I have managed to compress all those images into just three mosaics : think of them as stained glass windows in the cathedral of my soul. If you click on them they will become a little larger, but don't expect any meaning to emerge.

Philosophically, I would probably list myself as a bit of an hedonist - I enjoy enjoyment. And as I get no pleasure at all from seeing other people unhappy, frightened, dispossessed or unfortunate, I like to think that my brand of hedonism is inclusive and life-enhancing. 

Looking back on the first 1,000 News From Nowhere posts, I have to say that they have given me great pleasure. I have thoroughly enjoyed blogging : both writing my own blog and reading those of the many other bloggers that I regularly follow. At the end of the day it is the interaction that makes it all worthwhile : it is in the comments and thoughts of all those who have read these last 1,000 posts that the pleasure lies. So as I go off to contemplate Post No. 1001 let me pause for a second to say ..... THANK YOU.

Thursday, September 15, 2011

Countdown to 1,000 - 1 : Three Tenors On A Towpath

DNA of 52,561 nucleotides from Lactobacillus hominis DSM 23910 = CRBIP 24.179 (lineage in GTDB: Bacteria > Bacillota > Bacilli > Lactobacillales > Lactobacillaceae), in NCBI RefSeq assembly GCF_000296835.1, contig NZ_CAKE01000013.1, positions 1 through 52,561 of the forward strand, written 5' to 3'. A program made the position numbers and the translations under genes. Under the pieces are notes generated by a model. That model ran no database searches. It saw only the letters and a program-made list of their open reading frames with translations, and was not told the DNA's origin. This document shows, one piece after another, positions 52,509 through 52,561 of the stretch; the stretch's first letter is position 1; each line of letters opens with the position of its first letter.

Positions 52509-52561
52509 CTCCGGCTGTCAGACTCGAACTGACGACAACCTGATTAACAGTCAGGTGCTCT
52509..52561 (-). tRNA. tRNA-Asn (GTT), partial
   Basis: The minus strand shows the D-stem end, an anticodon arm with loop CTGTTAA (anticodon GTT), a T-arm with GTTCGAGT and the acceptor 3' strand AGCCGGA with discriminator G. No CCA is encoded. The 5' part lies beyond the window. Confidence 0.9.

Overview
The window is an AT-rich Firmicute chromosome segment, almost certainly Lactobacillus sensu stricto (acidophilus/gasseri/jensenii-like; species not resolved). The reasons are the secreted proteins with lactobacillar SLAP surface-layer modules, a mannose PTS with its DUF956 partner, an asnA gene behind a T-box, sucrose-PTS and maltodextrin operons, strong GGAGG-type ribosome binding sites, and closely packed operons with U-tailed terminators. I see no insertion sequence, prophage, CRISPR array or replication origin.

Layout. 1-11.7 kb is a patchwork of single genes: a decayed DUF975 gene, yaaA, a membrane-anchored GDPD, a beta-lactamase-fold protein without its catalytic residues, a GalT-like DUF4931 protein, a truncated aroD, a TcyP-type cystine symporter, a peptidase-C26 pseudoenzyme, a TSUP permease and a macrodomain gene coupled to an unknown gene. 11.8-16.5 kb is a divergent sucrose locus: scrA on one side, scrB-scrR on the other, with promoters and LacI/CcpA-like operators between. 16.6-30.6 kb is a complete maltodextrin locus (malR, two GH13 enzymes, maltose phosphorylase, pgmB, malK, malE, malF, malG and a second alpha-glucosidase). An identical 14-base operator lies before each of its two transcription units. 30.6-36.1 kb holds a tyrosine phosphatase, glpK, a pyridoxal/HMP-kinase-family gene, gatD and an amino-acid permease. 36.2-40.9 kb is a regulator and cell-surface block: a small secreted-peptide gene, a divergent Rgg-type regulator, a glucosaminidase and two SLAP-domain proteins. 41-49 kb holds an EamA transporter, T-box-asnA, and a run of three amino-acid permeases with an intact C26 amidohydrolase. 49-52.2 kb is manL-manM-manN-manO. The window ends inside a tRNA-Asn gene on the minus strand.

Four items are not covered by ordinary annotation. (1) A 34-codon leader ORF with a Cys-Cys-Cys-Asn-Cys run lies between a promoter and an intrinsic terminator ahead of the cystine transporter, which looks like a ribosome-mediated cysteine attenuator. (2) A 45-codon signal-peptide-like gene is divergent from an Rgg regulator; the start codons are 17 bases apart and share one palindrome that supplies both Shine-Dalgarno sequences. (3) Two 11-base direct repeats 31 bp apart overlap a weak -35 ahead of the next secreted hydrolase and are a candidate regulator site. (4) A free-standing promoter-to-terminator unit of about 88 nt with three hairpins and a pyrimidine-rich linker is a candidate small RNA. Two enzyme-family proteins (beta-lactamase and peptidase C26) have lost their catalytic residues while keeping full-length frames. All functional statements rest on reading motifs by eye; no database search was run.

And so to my final archive selection. This countdown to my 1,000th News From Nowhere post has featured a few randomly chosen posts (although I have re-arranged the selection into chronological order) and I was pleased to note that my final selection features images as much as words. We are only stepping back eighteen months now - to March 2010 - and the post dates from the time when I first thought of consolidating all my blogging activity into just one endeavour. 

News From Nowhere  Friday 19 March 2010
Searching For Balance On A Canal Towpath And Discovering Thermodynamics

I have this grand dream : I will simplify my life by consolidating all my blogging activity into one super-blog. It will be the Crosby, Stills, Nash and Young of Blogs, the Three Tenors of on-line journalism. Some days it will feature photographs, other days it will rely on the usual fare of circuitous ramblings that I call writing. It will incorporate my efforts on Theme Thursdays and Sepia Saturdays and serve up the whole thing accompanied by a glass or two of my meditations on beer and brewing. But if it is going to work I need to master the art of balance : when featuring images, for example, I need to know when to stop wittering on and let the images do the talking.